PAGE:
Well, you know how George Miller revisited the Mad Max franchise with Fury Road several years after the last entry, with a new cast and crew to help shape his vision, and the results were pretty awesome? It’s kind of like that.

 Ramses the Damned: The Passion of Cleopatra revisit Ramses and Julie Stratford shortly after the events of the last novel, preparing for their engagement party and their lives as globe-trotting immortals. However, news that Cleopatra is still alive reaches their ears, and there’s a chance she still holds a grudge against them. And as if that weren’t enough, new forces threaten the immortal couple, including an ancient queen whose very existence will turn the immortals’ world upside down.

Honestly, I could not tell this was a collaborative work. This may be because I’m unfamiliar with Christopher Rice’s work, but it’s more than likely he’s very good at imitating his mother’s style. Whatever the reason, the novel has a great story and moves along at a nice pace. The expansion of this fictional world to include new elements and characters didn’t feel forced or weird, and the twists and dramatic moments really allowed you to feel the surprise and attention when they occurred. You can’t complain about that.

And let’s talk about the new characters, because they were great! Bektaten’s addition to the cast was a real shake up, as was her companions Enamon and Aktamu (I hope I didn’t butcher those names trying to spell them). There’s a gravitas to them that leaps off the page and commands respect not just from characters, but from readers. It’s as if their many centuries have allowed them to transcend many human flaws and become something more. Imagine what they could be like in our modern world! It’d be truly something to see.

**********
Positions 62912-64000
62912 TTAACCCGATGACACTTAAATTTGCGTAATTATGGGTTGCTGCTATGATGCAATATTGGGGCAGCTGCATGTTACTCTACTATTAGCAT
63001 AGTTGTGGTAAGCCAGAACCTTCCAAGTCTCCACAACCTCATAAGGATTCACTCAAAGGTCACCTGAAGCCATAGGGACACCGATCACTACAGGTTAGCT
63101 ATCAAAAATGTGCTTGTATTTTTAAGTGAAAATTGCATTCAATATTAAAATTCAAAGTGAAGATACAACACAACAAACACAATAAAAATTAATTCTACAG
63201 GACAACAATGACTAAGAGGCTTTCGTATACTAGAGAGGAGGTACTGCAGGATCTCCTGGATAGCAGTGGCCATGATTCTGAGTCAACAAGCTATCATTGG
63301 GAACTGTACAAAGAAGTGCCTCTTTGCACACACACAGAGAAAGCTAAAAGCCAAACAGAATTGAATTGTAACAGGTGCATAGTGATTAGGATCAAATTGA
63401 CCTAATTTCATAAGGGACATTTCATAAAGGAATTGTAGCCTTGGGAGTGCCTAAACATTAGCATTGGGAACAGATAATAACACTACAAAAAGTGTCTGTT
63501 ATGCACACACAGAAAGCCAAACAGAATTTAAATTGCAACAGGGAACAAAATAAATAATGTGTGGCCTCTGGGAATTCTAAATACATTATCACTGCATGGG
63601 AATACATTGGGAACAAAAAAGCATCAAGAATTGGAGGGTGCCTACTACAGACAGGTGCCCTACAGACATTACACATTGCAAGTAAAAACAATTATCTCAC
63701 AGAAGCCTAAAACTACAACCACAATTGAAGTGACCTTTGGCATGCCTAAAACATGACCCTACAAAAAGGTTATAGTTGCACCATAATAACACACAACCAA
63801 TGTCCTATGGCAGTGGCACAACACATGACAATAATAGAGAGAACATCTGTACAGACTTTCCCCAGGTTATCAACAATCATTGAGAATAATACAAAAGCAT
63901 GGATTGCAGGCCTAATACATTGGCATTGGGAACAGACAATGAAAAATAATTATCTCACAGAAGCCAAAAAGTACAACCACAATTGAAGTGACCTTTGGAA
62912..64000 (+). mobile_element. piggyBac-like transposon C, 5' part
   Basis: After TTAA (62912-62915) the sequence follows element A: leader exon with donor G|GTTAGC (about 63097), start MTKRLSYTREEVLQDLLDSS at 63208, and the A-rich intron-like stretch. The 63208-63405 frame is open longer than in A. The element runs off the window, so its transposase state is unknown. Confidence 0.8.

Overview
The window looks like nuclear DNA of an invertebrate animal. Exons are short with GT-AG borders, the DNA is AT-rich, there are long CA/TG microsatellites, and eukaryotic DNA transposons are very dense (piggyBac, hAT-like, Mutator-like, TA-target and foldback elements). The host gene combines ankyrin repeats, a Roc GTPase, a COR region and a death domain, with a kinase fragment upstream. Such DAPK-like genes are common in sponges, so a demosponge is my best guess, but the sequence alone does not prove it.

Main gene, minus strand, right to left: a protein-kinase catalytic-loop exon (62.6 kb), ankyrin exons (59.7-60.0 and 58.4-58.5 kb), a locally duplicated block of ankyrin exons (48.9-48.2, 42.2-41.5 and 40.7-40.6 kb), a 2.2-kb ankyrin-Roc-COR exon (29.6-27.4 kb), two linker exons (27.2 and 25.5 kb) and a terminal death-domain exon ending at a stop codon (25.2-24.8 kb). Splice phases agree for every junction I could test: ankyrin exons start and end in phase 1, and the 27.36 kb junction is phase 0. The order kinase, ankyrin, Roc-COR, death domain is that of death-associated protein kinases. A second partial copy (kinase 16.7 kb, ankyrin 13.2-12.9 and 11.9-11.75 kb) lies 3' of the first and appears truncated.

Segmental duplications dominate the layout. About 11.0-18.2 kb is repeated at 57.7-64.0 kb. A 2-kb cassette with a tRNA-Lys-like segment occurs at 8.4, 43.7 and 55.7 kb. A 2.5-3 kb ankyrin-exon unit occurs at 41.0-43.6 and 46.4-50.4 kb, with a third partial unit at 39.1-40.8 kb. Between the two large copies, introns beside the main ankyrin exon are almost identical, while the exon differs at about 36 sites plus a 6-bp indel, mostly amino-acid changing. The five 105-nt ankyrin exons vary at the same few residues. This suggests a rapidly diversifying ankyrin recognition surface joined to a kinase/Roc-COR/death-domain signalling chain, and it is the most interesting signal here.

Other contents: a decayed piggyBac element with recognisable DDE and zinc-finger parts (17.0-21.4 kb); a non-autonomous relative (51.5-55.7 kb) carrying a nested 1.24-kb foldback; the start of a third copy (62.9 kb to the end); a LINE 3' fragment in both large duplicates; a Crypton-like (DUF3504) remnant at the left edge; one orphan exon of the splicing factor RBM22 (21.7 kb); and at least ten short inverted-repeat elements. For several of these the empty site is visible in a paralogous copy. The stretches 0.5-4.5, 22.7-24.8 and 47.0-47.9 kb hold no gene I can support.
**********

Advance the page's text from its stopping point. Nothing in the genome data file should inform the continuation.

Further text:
But of course my favorite new character (and possibly my new favorite character) is the aptly named Sybil Parker, an American author whose dreams cause her to be roped into this strange and magical world.* From the moment she appears on the page, she is just so interesting to follow, as her part in the story is so full of mystery and a bit of intrigue. And her arc, going from this timid homebody to this brave young woman who doesn’t bat an eye at immortals, was masterfully written. 

I don’t have any real problems to point out with this story. Possibly a bit more of Elliot Savarell would have been nice, but that is probably nitpicking on my part.

All in all, Ramses the Damned: The Passion of Cleopatra is a great return for a story we had thought finished long ago. On a scale of 1 to 5, I give the novel a 4.8. Pick it up, and get wrapped up in the story (been waiting a week to make that pun, and it was worth it).